Thursday, 5 January 2012

31 Days of Blogging - Day 5


Day 5 – Gerry Rafferty – Baker Street



This song is Gerry Rafferty’s masterpiece. It’s difficult to express how much I love this song. It transcends genres – even my dad liked it. And I’ve even seen the Foo Fighters perform it live on stage in Manchester a couple of years ago.

It is my favourite pop song of the 1970's and that is up against some stiff opposition.

The song is fixed in my mind because it was around at a time when I was changing from a meek little child into a bit of an arse, to be perfectly honest. I was at the age dreaded by parents – fifteen years old and full of hormones and wrath.

I didn’t even know why I was angry – actually I do know.

My school was a grammar school, the only one in Walsall. Some parents desperately wanted their kids to attend because it focussed on “excellence” and “academic achievement”. To qualify for a place, kids had to pass the 11+ exam – I did so with flying colours. If you failed, you had to sit an entrance exam.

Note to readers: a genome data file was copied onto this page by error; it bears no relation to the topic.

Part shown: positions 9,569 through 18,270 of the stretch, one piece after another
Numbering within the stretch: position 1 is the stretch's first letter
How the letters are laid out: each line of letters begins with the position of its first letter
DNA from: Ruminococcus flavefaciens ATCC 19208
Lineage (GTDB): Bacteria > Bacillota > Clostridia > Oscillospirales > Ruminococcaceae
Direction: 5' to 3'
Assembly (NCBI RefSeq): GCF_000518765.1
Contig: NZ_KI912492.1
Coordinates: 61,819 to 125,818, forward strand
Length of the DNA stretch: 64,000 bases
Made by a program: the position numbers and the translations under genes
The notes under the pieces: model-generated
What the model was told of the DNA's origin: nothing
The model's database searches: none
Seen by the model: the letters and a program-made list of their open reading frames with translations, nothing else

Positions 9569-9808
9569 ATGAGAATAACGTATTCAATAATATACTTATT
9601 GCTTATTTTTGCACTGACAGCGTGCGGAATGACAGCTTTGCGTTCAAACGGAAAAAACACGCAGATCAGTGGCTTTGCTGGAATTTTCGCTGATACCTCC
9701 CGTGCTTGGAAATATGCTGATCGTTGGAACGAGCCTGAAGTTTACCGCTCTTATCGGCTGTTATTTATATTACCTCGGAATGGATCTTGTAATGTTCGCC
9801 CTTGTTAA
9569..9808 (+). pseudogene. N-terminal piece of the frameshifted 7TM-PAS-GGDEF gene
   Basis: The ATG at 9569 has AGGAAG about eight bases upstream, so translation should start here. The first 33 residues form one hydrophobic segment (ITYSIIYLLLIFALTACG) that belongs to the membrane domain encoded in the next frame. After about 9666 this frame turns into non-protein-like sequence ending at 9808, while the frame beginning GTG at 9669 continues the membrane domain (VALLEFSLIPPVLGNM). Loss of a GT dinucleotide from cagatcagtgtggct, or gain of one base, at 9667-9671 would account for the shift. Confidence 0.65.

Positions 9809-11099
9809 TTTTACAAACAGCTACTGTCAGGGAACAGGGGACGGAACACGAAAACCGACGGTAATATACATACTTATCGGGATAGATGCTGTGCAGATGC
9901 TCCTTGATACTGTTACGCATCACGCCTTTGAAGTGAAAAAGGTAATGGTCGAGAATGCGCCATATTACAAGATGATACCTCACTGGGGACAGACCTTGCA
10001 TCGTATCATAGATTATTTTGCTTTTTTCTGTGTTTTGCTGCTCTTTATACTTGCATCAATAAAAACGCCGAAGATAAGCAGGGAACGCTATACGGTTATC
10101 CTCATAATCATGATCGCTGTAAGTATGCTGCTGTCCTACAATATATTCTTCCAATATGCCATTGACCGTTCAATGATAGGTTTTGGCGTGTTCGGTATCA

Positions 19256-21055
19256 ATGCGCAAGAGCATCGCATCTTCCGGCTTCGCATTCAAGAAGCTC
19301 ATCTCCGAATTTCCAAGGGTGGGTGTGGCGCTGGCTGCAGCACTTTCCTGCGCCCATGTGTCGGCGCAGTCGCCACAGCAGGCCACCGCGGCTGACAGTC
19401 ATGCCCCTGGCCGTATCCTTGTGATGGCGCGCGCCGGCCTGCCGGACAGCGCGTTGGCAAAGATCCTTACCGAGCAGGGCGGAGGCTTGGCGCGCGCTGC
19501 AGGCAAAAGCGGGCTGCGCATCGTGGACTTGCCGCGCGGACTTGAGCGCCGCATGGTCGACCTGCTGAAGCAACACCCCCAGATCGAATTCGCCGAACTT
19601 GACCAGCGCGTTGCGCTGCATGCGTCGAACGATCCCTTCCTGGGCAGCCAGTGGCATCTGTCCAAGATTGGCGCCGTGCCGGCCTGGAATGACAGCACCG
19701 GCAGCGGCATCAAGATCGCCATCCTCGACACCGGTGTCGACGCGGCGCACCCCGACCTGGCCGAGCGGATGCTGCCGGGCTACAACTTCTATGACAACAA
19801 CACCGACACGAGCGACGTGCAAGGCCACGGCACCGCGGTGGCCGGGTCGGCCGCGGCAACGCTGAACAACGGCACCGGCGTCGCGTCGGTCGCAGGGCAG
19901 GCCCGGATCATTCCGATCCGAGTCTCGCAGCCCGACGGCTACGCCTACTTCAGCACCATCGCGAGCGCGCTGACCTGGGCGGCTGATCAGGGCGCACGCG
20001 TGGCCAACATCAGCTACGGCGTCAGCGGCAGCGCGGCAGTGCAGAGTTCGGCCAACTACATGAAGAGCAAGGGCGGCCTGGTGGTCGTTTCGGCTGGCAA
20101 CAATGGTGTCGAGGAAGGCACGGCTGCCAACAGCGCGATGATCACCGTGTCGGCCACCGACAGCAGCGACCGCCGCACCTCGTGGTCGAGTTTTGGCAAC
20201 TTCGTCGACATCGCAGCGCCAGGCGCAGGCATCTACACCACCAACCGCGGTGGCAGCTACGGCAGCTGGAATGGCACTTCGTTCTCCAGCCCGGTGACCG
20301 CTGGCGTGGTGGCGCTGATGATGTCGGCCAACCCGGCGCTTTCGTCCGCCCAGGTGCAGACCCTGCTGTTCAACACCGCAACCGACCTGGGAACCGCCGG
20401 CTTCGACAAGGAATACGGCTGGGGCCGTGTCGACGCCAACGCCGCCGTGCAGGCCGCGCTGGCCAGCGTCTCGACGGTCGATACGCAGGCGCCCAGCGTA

It was an all boys’ school (which was a massive disappointment for me) and generally the kids who earned a place came from a more privileged background. I didn’t and it soon became a pain in the arse as kids took the piss out of me for coming from a working class background.

For three or four years, I took abuse from arseholes that called me names like “El Cheapo” and questioned my parents’ wealth, referring to them as “peasants”.

And then something snapped. It was an epiphany for me. I started lashing out at kids and teachers who questioned me. I fought with a bully and made sure he never picked on me again. I started finding myself in detention for calling teachers idiots and refusing to do as I was told.

I actually became a nasty little shit for a while, answering back parents, being very mouthy to teachers and intolerant of all forms of bullying, both verbal and physical. In fact, I started down the road to verbally abusing other kids with no provocation – heading down the road to actually becoming the kind of person I hated.